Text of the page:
Physicians are in a constant state of education to keep their skills and knowledge at the forefront so that their patients get the best care possible. But sometimes unintentional missteps on the business side of medicine can have serious ramifications for both physicians and their patients. A case before a state supreme court could put physicians in danger of exposure to large fines based on a legal technicality.
Inadvertent mistakes, sizeable consequences
At stake in Allstate Insurance Co. v. Northfield Medical Center, currently before the Supreme Court of New Jersey, is whether liability under the New Jersey Insurance Fraud Prevention Act (IFPA) can be based on what the medical group or practice should have known, as opposed to what they actually knew.
The IFPA is designed to protect against fraud in a way similar to the federal Stark Law and False Claims Act, which may subject physicians to large penalties for referring patients to health care facilities with which they have certain financial relationships.
“The detection and prevention of insurance fraud must be a two-way street,” the Litigation Center of the AMA and State Medical Societies said in an amicus brief (log in). “With the considerable latitude that has been afforded to insurance carriers in rooting out the reprehensible conduct of a select few, comes an equally great responsibility to demonstrate restraint as it relates to the vast majority of health professionals who strive on a daily basis to meet the need of their patients.”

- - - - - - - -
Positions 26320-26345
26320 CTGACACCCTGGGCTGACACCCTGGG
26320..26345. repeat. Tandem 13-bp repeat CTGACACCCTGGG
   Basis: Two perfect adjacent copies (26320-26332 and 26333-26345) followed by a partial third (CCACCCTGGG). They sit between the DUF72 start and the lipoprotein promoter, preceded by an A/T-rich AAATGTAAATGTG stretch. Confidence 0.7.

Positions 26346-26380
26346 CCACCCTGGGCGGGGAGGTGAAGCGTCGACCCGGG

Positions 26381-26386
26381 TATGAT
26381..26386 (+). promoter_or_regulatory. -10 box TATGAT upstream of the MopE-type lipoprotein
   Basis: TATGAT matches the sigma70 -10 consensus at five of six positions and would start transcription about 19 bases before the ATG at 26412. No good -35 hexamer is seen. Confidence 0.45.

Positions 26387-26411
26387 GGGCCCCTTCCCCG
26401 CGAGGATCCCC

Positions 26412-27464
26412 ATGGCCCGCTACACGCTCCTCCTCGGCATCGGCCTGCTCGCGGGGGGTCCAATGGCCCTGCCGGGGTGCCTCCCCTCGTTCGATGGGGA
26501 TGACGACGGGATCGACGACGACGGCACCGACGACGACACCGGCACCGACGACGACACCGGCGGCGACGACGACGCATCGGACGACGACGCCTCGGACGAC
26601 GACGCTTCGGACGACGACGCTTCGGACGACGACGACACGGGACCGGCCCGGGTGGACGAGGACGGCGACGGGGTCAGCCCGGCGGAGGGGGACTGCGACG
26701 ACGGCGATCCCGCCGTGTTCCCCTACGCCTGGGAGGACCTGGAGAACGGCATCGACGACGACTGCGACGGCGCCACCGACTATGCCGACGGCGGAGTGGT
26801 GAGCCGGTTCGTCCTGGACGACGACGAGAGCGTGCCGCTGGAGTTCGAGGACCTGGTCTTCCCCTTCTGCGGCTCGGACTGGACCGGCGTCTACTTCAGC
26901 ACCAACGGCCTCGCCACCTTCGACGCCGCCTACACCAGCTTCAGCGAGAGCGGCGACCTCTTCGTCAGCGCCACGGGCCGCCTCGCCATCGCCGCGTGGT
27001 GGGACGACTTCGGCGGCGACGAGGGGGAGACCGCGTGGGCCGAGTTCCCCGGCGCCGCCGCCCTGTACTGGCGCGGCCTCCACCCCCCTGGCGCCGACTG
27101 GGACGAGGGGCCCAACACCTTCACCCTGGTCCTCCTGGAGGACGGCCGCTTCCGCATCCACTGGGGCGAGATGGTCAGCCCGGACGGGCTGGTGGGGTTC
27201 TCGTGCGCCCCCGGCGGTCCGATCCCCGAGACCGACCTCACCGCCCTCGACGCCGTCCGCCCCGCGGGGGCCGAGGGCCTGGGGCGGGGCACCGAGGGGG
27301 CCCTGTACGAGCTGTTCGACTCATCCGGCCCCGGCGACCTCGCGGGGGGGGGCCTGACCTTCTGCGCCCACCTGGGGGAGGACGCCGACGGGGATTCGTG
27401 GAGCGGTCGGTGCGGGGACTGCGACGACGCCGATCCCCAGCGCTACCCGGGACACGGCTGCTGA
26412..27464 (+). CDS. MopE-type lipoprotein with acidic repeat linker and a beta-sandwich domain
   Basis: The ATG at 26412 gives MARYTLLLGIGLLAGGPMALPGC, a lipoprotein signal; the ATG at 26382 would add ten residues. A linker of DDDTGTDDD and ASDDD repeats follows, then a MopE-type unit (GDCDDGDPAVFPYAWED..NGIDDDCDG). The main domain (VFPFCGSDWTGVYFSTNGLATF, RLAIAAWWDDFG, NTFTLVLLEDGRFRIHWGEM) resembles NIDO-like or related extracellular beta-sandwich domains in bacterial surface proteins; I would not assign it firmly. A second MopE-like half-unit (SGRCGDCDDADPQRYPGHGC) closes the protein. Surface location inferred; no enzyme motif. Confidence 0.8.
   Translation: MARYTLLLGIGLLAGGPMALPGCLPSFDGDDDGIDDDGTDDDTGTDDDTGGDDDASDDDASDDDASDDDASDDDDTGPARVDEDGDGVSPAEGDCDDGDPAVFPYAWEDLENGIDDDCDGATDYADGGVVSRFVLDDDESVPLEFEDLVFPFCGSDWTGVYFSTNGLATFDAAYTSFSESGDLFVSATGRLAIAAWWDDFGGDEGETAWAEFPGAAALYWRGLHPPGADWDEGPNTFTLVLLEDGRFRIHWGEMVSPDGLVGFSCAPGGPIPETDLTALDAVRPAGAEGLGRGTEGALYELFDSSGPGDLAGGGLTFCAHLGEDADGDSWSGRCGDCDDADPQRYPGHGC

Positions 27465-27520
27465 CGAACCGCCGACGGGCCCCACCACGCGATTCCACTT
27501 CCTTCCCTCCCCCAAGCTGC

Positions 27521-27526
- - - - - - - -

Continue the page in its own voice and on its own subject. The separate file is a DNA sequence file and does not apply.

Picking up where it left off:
The cause for concern in this case is not to challenge the Stark Law or the IFPA, but rather to encourage a narrow interpretation of complex and changing regulations to prevent medical professionals from being exposed to large unnecessary fines when they have not deliberately violated those regulations.
Northfield Medical Center, the health care group in question, thought it was in compliance with state regulations concerning the corporate practice of medicine. But because regulations are in a constant state of change—a position many physicians could find themselves dealing with—they suddenly found they were on the wrong side of the fence.
“There is no argument to support deliberate fraud,” the Litigation Center brief said, supporting a narrow reading of the IFPA. “But there is a [difference] between deliberate fraud and mistake. An appropriate standard and definition of ‘knowing’ prevents that [difference] from becoming a slippery slope that punishes health care practitioners who reasonably believe that they are in conformance with their professional ethical obligations and with state law.”